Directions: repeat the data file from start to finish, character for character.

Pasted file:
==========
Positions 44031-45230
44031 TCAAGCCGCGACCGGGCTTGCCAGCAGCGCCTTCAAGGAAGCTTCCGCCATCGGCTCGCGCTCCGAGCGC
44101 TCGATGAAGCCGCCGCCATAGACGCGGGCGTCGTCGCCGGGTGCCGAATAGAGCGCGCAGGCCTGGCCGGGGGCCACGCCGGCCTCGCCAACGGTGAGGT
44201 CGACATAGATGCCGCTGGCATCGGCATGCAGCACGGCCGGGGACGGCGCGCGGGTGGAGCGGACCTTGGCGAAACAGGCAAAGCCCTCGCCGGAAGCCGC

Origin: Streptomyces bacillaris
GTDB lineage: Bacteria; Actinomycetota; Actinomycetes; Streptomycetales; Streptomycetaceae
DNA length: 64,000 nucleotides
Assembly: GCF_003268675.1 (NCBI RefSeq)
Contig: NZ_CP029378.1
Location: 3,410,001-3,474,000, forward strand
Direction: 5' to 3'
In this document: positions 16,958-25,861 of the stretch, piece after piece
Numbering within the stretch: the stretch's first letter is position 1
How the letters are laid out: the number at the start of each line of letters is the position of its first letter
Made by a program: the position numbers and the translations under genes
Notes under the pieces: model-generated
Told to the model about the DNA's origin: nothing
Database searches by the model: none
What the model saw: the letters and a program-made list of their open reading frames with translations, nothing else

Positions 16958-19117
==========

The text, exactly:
Positions 44031-45230
44031 TCAAGCCGCGACCGGGCTTGCCAGCAGCGCCTTCAAGGAAGCTTCCGCCATCGGCTCGCGCTCCGAGCGC
44101 TCGATGAAGCCGCCGCCATAGACGCGGGCGTCGTCGCCGGGTGCCGAATAGAGCGCGCAGGCCTGGCCGGGGGCCACGCCGGCCTCGCCAACGGTGAGGT
44201 CGACATAGATGCCGCTGGCATCGGCATGCAGCACGGCCGGGGACGGCGCGCGGGTGGAGCGGACCTTGGCGAAACAGGCAAAGCCCTCGCCGGAAGCCGC

Origin: Streptomyces bacillaris
GTDB lineage: Bacteria; Actinomycetota; Actinomycetes; Streptomycetales; Streptomycetaceae
DNA length: 64,000 nucleotides
Assembly: GCF_003268675.1 (NCBI RefSeq)
Contig: NZ_CP029378.1
Location: 3,410,001-3,474,000, forward strand
Direction: 5' to 3'
In this document: positions 16,958-25,861 of the stretch, piece after piece
Numbering within the stretch: the stretch's first letter is position 1
How the letters are laid out: the number at the start of each line of letters is the position of its first letter
Made by a program: the position numbers and the translations under genes
Notes under the pieces: model-generated
Told to the model about the DNA's origin: nothing
Database searches by the model: none
What the model saw: the letters and a program-made list of their open reading frames with translations, nothing else

Positions 16958-19117